"Digital transformation" -- a catch-all phrase for efforts to replace old methods of operating a business with more technologically advanced ones -- was already moving rapidly before 2020. But COVID-19 has accelerated the trend. Faced with an adapt-or-go-extinct crisis, massive updates are underway, propelling the economy into what salesforce.com (CRM -0.34%) co-founder and CEO Marc Benioff has called an all-digital era.
Given the situation, I think the outlook is bright for Salesforce and for life sciences technologist Veeva Systems (VEEV 0.86%), which partners with and used Salesforce to build its Veeva CRM, core to its Commercial Cloud product. I own shares of both companies. If you want to buy just one, your choice might come down to your investing style.
A life sciences technology pure play
Over the last five years, Veeva stock has been a 10-bagger, returning shareholders over 1,000%. While trailing-12-month revenue is up "only" about 200% over that span of time, the company's free cash flow (revenue less cash operating and capital expenses) per share is up over 700%.
Granted, Veeva is now trading for a high premium after its most recent run: 30 times current full-year expected sales and 92 times trailing one-year free cash flow. But such sky-high premiums are the norm these days for high-growth and highly profitable software names. And Veeva ranks high as far as future potential goes with its focus on software for biotech, pharmaceutical, and more recently, consumer goods (like cosmetics and chemicals) companies. The process of developing medical treatments, drugs, and other products is in need of updating with new automation and data management tools, and Veeva is leading the charge on this front.
This was on display during the quarter ended July 31. Revenue increased 33% year over year even during the worst of the economic lockdown to halt the spread of the novel coronavirus. Management increased full-year revenue guidance to at least $1.415 billion (up from $1.38 billion). And while this cloud software firm is still very much in growth mode, adjusted operating income is expected to be at least $540 million this year, up at least 31% year over year.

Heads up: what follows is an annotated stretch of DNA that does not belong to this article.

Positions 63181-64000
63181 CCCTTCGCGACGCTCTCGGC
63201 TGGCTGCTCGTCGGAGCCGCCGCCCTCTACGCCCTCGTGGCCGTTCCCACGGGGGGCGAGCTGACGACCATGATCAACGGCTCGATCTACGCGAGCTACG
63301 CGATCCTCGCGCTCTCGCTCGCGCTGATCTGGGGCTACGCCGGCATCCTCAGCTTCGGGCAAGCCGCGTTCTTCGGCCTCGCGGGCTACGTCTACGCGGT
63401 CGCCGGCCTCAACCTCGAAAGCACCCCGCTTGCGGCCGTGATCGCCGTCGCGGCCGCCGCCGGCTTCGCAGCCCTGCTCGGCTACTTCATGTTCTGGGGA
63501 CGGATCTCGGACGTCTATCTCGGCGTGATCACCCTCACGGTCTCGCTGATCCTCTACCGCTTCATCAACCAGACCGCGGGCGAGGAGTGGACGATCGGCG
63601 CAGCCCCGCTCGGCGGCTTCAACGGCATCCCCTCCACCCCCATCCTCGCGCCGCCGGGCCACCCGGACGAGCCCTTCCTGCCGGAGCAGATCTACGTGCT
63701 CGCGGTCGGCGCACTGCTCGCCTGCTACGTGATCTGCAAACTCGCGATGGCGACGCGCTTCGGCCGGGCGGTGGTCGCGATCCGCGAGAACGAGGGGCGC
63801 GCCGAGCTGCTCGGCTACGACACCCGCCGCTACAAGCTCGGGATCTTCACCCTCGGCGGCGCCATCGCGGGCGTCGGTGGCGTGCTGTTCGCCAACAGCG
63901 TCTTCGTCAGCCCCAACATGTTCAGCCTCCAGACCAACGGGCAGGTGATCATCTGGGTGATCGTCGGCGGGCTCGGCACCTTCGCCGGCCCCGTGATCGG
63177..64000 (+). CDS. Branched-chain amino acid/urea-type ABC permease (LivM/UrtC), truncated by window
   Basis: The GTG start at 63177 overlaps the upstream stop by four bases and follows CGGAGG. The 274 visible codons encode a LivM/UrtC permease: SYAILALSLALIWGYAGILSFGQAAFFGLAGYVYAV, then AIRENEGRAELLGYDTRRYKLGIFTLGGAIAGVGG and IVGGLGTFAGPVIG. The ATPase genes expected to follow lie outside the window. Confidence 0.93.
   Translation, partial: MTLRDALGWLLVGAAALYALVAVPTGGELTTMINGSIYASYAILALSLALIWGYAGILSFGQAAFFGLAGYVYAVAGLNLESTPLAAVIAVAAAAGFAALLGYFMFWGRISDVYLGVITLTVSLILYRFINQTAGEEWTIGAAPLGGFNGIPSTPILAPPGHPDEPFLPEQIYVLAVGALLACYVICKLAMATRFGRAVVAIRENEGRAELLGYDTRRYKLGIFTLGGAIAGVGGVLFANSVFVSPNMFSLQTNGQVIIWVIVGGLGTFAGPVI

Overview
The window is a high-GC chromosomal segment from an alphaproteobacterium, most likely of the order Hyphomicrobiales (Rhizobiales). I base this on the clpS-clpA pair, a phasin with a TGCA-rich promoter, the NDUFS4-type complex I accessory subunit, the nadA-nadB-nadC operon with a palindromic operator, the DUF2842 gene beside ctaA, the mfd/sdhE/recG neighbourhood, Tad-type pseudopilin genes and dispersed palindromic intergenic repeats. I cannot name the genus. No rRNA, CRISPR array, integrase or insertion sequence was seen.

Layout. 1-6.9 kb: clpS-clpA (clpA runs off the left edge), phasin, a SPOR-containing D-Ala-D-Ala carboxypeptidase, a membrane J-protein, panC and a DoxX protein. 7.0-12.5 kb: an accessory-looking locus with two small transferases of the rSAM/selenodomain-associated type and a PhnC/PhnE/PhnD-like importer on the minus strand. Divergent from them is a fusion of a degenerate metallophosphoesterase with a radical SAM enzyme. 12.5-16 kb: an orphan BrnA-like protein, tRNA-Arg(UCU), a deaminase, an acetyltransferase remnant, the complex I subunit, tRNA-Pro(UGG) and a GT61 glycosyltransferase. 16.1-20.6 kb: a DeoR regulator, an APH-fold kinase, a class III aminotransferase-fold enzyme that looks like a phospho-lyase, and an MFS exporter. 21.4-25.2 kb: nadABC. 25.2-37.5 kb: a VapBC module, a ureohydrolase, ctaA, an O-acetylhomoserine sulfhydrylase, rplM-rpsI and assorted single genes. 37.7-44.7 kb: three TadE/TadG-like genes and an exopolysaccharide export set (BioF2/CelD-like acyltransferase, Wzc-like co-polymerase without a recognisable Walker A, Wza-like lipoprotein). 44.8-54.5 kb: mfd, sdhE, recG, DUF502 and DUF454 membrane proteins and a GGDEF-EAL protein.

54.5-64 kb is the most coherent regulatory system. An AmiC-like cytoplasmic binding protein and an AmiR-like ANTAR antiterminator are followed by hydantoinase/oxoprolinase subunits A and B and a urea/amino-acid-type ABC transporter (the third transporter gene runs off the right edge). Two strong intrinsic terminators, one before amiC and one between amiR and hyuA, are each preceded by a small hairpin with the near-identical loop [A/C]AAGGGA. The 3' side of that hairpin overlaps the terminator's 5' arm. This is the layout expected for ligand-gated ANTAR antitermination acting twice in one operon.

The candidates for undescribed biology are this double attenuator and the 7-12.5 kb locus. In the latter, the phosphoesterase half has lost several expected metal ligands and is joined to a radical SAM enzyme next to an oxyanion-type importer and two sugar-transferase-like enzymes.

Veeva's valuations are beginning to look a bit stretched after the stock has doubled in value so far this year. However, for investors looking for a broad-based industry play on biotech and pharmaceuticals, I think this is a great place to start.
A massive digital transformation ecosystem
Salesforce is a good example of why I wouldn't bet against Veeva even though it's currently at sky-high valuations. Salesforce was once a small-ish but scrappy cloud software company developing services in the customer relationship management (CRM) niche. But over the last two decades, it has grown into a tech platform juggernaut, currently with a market cap of nearly $250 billion (to Veeva's nearly $42 billion) and recently earning a spot in the iconic 30-stock Dow Jones Industrial Average index.
The fact that large and fast-growing firms like Veeva use Salesforce to build services, as well as smaller companies like recent IPO nCino, is a testament to just how powerful and important Salesforce has become. And in spite of its massive size, it's still going strong. The company expects fiscal 2021 revenue to grow at least 21% over the previous year and exceed $20 billion for the first time.
Granted, Salesforce is an acquisition-happy company, historically using a combination of cash (free cash flow generation over the last 12 months was $3.48 billion) and its high-priced shares (trading for 72 times free cash flow and 12 times current year expected sales) to keep its momentum rolling. It's a strategy many investors aren't comfortable with, however, it's worth noting that even though shares outstanding have increased 39% over the last five years, free cash flow per share has far outpaced that rate and has increased more than 170%. At the forefront of a massive move to a digital economy and propagating other software firms, Salesforce stock deserves to be a core portfolio holding.
Which is the better buy?
Choosing a better buy here is tough. But for investors looking for the most upside potential over the next decade, Veeva is a great pick as the younger company, even with an incredibly high valuation and more focused (and smaller) industry. That's not to say Salesforce should be ignored, though. It's a massive enterprise already and has plenty of runway left ahead of it and is well on its way to potentially joining the trillion-dollar-market-cap club. As the larger and more mature stock here, I'd venture to say it will be less volatile than Veeva over the next 10 years, but have a lower overall return.
If you can't choose and you think global digital transformation has a long way to go, I say just buy both.